Duplication Anomalies of the Urinary Tract
What is a duplication anomaly of the urinary tract?
Rarely, a child is born with extra, duplicative parts of the urinary tract. This could mean an additional kidney, bladder, penis, ureter (tube that connects the kidney and bladder), urethra (tube that connects the bladder with the outside of the body), or other part.
What causes a duplication anomaly?
While there is some research on the individual varieties of duplication anomalies, overall there is no known cause for the duplications that can occur.
How is it treated?
Sometimes, the "extra part" is nonfunctional and harmless but in many cases the duplicate part interferes with the normal flow of urine and/or semen. In these cases, surgery is necessary.
About surgery for a duplication anomaly of the urinary tract at Children's
The pediatric urology surgery team at Children's provides next-generation care to neonatal infants, newborns, children, and adolescents from throughout the Upper Midwest. The team consistently performs some of the most cutting-edge surgical procedures available, including newborn surgery, minimally invasive surgery, and robotic surgery, when appropriate. Urologic surgery is performed at Children's - Minneapolis, Children's - St. Paul and Children's West.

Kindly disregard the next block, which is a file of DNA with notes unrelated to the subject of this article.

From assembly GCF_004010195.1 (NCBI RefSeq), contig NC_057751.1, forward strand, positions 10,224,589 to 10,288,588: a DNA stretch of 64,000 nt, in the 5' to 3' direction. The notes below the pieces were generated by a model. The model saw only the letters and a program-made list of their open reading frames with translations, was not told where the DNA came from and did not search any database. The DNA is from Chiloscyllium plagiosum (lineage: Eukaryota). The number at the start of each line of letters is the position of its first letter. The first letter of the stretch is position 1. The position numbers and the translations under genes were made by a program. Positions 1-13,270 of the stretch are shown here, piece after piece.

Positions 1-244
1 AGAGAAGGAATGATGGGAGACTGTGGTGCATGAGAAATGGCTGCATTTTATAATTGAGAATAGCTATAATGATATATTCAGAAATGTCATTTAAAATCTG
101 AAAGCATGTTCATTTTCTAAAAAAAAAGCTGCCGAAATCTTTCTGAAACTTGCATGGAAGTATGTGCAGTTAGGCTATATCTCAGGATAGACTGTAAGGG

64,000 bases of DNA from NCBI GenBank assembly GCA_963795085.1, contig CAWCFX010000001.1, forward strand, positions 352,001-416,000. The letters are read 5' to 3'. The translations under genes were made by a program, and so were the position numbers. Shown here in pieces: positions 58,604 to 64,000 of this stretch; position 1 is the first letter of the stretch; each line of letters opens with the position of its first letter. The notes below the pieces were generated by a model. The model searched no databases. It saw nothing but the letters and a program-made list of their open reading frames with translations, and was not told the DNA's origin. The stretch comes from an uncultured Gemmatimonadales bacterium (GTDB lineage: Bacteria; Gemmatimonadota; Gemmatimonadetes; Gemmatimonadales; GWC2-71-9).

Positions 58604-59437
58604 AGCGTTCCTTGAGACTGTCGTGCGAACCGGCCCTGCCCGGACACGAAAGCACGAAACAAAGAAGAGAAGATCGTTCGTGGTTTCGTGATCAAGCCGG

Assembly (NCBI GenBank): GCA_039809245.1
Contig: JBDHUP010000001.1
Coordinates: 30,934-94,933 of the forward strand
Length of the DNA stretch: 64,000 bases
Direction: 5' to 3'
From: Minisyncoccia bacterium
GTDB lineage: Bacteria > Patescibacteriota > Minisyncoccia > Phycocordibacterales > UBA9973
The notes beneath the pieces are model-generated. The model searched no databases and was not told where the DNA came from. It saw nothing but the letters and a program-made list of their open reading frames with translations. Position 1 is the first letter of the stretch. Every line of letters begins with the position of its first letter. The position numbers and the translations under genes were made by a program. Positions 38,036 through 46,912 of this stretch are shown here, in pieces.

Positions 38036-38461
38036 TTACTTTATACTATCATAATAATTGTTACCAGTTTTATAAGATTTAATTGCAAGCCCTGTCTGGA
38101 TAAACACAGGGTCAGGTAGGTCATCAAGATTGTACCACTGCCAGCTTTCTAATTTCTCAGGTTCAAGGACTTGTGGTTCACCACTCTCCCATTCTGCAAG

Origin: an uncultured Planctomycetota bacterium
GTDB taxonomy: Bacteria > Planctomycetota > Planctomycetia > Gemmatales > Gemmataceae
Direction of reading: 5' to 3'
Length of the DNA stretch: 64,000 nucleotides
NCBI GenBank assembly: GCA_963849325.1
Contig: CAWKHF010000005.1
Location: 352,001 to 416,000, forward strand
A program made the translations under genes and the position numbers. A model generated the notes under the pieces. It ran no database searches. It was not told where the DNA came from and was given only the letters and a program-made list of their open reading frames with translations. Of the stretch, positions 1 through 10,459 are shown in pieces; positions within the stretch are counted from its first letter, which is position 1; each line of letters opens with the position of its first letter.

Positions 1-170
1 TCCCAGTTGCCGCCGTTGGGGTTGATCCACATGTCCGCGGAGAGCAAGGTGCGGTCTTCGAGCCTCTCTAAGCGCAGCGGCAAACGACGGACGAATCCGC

- If you are a family member looking for a Children's specialist in urology surgery, please call the Center for Pediatric Urology at 1-800-992-6983.
- If you are a health professional looking for a consultation or referral information, please call Children's Physician Access at 1-866-755-2121 (toll-free).
Return to Children's pediatric urology surgery home page.